To control the output of the lights I used a few cheap and simple Lutron lamp dimmers. These are also relatively inexpensive and can be found on Amazon or your local hardware store for about $15. They work well and I was able to dim them down to a level that looked nice while keeping the background dark. I didn’t have any flickering issues with the dimmer. It did get a little messy on that speed rail with extension cords. Lots and lots of extension cords and gaffers tape.

Quasar Science T8 2-pin connector_The T8’s have a short 2-pin cable that clamps onto the tube fixtures end. There isn’t an on/off switch on the tubes or connector. The clamp on the connector does hold pretty well and that’s a good thing or I would have had to gaffe tape them to the connector. Maybe that would have been a good idea to do anyway. consequently, they hung just fine and never fell off the speed rail.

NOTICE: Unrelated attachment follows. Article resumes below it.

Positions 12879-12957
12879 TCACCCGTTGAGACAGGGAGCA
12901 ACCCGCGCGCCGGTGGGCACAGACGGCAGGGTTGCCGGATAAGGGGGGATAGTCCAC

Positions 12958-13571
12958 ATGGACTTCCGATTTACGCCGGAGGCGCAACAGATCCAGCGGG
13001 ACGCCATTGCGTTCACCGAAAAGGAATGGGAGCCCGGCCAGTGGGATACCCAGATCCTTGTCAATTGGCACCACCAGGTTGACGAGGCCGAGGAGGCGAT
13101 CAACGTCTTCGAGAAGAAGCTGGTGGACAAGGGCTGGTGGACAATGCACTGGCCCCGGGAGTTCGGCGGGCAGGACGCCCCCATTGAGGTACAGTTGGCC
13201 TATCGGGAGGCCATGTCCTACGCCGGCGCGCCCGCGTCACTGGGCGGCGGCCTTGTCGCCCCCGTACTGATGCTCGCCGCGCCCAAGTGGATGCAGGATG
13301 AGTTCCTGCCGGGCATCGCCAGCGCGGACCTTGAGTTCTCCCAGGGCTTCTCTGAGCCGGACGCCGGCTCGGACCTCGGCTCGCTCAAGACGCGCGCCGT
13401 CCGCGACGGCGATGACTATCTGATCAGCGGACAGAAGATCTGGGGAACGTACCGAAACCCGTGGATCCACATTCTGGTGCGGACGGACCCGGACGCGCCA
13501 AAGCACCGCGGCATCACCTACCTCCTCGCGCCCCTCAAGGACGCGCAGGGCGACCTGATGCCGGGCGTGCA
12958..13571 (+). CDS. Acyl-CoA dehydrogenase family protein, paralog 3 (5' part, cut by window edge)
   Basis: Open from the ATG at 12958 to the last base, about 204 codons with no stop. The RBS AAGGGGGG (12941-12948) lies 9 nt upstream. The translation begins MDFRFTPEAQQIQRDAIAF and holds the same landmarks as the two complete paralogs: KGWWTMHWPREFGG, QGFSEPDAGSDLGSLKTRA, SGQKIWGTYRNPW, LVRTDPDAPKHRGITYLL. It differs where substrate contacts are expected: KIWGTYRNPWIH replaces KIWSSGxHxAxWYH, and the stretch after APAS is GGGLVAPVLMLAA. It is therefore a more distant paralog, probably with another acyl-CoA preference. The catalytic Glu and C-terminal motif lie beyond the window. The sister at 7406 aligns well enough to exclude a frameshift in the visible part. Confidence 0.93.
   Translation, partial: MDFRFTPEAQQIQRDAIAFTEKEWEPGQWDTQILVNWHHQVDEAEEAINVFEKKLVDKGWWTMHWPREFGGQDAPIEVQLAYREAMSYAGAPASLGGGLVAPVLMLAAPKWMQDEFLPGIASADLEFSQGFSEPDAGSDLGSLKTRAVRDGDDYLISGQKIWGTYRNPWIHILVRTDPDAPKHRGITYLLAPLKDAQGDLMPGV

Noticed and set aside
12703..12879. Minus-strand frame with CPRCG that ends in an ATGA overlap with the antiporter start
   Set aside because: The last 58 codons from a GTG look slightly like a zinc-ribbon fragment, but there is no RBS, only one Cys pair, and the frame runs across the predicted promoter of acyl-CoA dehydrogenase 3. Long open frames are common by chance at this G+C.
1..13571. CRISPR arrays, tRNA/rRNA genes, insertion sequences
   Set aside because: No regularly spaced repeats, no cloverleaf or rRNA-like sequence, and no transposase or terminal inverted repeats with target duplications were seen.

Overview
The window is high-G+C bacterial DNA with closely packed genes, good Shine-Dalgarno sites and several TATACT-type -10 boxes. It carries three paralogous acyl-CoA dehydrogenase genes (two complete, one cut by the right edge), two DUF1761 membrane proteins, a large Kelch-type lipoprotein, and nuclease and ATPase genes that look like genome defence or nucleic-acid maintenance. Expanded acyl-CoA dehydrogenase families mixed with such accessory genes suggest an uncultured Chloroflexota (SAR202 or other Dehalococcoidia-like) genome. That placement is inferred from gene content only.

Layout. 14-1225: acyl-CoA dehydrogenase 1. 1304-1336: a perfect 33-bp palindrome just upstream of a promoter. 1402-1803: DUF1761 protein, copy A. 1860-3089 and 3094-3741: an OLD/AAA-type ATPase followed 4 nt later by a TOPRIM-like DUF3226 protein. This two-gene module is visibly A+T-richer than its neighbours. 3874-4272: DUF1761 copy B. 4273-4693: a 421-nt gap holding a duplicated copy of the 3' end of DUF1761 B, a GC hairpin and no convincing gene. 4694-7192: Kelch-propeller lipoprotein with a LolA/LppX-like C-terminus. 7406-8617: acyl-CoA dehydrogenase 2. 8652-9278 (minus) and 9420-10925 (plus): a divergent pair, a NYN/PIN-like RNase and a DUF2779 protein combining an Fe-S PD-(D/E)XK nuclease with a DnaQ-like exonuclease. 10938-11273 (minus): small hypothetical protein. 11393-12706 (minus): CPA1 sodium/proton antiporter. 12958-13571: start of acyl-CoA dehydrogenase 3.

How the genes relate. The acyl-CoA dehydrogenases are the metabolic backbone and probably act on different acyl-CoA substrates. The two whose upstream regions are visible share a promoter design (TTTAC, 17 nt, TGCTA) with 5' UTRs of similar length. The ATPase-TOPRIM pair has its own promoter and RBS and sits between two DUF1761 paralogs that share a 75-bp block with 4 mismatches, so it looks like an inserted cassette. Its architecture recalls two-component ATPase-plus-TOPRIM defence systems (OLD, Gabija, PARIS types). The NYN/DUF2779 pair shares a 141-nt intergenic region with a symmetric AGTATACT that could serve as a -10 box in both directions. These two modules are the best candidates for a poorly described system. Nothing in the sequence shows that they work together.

Quasar Science T8 connector_

The cable that comes off the connector is very short. This means you need a lot of extension cords to power them while also trying to mount them. I put a few on the same cable and dimmed them together. This made it a little easier to control and keep the output levels even.

Camera Setup

For this shoot, I used two cameras. A Canon C300 MKII and a Canon C200 on a Rhino slider with Motion and Arc. I set it to do a continuous back and forth with parallax move to keep the talent centred. I really like the Rhino slider with Motion setup. Very quiet and easy to use. All in all, I thought this worked well for the spot and I learned a lot too. Never stop learning folks!

Total Cost